Envisioning Emperors

Alan Ross is currently a visiting scholar in the Classics Department at Dartmouth College, New Hampshire, where he is working on Late Antique literary culture. He recently published a co-edited volume with Brill, entitled Imagining Emperors in the Later Roman Empire. Here, he tells us why we need another book about emperors. Continue reading →

World War One, Student Protests in China and the Foundation of the Chinese Communist Party

Within the centenary commemorations of the First World War, one history-making aspect that is often overlooked is what the war had to do with the foundation by young Chinese intellectuals of the Chinese Communist Party, the party that continues to govern China today. In this Blog post, Elisabeth Forster discusses what was fought over in China’s war of ideas. 'Chinese labourers at Boulogne August 1917', Ernest Brooks [Public domain], via Wikimedia. Continue reading →

On White Fury

October sees the publication of Christer Petley’s major new study of slavery and abolition. His book tells the story of the struggle over slavery in the British empire — as told through the rich, expressive, and frequently shocking letters of one of the wealthiest British slaveholders ever to have lived. Here, Christer reflects on the choice of the title: White Fury. The title of the book was decided late on. Continue reading →

The Agincourt Campaign of 1415: The men who fought in Clarence and Gloucester’s Retinues

Michael Warner, PhD candidate at the University of Southampton, has recently been awarded the inaugural ‘Agincourt Scholarship’ by the Military Order of Agincourt in recognition for his contribution to the history of the Battle of Agincourt. He gives us an insight into his research and findings. The men who served on the 1415 campaign and fought at the Battle of Agincourt have indeed been remembered.[1] Shakespeare guessed it right. Continue reading →

The final and fateful sojourn of the Iranian Revolutionary and Scholar, Dr Ali Shariati (1933-1977), in Southampton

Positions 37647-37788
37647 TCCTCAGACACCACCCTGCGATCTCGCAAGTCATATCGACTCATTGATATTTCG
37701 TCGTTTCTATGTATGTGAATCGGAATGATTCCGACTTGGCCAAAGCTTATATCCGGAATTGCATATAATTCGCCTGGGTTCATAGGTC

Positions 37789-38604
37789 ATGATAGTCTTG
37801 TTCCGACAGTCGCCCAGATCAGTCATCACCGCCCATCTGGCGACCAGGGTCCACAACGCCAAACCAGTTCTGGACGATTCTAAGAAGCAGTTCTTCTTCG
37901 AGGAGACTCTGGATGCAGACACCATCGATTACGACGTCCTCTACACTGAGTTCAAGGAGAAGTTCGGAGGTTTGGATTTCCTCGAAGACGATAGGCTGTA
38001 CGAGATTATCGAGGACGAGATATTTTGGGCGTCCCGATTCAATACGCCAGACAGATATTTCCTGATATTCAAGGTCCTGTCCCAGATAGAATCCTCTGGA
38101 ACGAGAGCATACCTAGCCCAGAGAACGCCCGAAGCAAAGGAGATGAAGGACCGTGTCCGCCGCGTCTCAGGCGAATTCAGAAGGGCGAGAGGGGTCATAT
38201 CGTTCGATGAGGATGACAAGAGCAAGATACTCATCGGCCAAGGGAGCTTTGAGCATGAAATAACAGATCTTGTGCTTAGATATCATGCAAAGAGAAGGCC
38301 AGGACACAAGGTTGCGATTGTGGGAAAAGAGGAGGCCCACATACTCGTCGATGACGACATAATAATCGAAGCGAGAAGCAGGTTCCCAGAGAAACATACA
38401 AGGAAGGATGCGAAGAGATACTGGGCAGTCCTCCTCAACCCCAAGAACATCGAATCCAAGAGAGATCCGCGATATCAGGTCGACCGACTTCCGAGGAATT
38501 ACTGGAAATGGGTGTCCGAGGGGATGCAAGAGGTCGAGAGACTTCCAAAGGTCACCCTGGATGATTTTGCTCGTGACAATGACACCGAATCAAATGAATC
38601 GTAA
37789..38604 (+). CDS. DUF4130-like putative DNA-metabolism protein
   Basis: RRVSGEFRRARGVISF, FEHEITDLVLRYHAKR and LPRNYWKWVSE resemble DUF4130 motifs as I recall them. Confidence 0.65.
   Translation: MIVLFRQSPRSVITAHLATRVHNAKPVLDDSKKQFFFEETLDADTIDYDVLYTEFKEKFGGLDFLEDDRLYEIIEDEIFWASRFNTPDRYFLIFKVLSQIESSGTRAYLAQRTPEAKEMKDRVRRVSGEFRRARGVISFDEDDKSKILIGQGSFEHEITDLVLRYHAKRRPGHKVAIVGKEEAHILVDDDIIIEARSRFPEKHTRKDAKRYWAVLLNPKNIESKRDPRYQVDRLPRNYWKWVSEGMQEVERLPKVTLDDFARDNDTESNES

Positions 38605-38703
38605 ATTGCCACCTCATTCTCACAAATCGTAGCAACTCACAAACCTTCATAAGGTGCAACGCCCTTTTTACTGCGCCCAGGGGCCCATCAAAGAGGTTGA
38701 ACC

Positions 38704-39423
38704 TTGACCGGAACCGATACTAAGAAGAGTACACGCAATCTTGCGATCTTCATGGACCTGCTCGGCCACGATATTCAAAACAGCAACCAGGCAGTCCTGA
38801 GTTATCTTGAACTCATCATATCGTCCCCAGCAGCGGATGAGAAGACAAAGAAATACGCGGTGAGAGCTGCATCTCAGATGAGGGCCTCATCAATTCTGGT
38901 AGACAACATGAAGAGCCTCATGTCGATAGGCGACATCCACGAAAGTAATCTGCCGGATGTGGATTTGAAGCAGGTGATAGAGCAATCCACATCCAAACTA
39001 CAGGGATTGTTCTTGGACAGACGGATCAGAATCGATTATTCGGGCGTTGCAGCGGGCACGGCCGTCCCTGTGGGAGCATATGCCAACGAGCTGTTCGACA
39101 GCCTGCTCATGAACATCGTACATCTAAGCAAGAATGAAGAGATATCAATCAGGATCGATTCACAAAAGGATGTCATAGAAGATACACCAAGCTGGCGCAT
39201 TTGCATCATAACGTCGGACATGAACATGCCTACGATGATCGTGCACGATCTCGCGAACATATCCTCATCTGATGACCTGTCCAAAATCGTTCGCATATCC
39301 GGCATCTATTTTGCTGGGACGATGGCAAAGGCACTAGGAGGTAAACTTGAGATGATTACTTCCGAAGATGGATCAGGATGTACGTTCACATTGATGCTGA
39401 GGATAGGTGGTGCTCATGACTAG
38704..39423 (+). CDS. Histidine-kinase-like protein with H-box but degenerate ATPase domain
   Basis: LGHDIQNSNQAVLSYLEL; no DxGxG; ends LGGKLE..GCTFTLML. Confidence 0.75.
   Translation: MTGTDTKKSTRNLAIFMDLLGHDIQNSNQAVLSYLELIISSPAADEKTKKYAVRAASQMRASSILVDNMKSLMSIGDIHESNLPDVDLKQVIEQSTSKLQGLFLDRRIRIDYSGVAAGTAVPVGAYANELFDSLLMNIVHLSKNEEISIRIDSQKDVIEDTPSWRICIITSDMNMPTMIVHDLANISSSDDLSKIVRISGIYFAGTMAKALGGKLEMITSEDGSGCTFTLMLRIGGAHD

This year, as part of the group project module, my students* explored the brief stay, in Southampton, of Dr Ali Shariati, who is recognised as the ideological father of the 1979 Iranian Revolution. His short stay in the UK and unexpected death on 18 June 1977 have been shrouded in myth. Both scholars and the wider public have thought that Shariati died in London. Information on Shariati’s time in Southampton was sparse and hazy. Continue reading →

Artists go to war – DAZZLE camouflage exhibition and study day

Historians at Southampton have for the past four years been primarily responsible for the Faculty of Humanities’ Great War: Unknown War centennial programme. There have been an impressive range of events, and it’s not over yet, with more public lectures to come in the autumn and a Question Time event where a panel of experts will answer audience questions about the First World War. Continue reading →

Resistance histories

The political resistance against Nazism, Fascism and German military occupation in the middle years of the twentieth century has made the term synonymous with leftist dissidence against authoritarianism. That is the case despite the fact that not all resistance against these forces emerged from the left, and not all of it was anti-fascist in ideological terms. Just think of the generals’ plot against Hitler in 1944, or the efforts of Charles de Gaulle and his Free French in London. Continue reading →

Sweet Tooth

Christer Petley has recently collaborated with a renowned vocal artist, Elaine Mitchener, who has created a disturbingly powerful piece of performance art, Sweet Tooth, about British-Caribbean slavery and its legacies. The project has reworked archival text, drawn from Christer’s research, in performances with the acclaimed jazz saxophonist Jason Yarde, percussionist Mark Sanders, multi-instrumentalist Sylvia Hallett and choreographer Dam Van Huynh. Continue reading →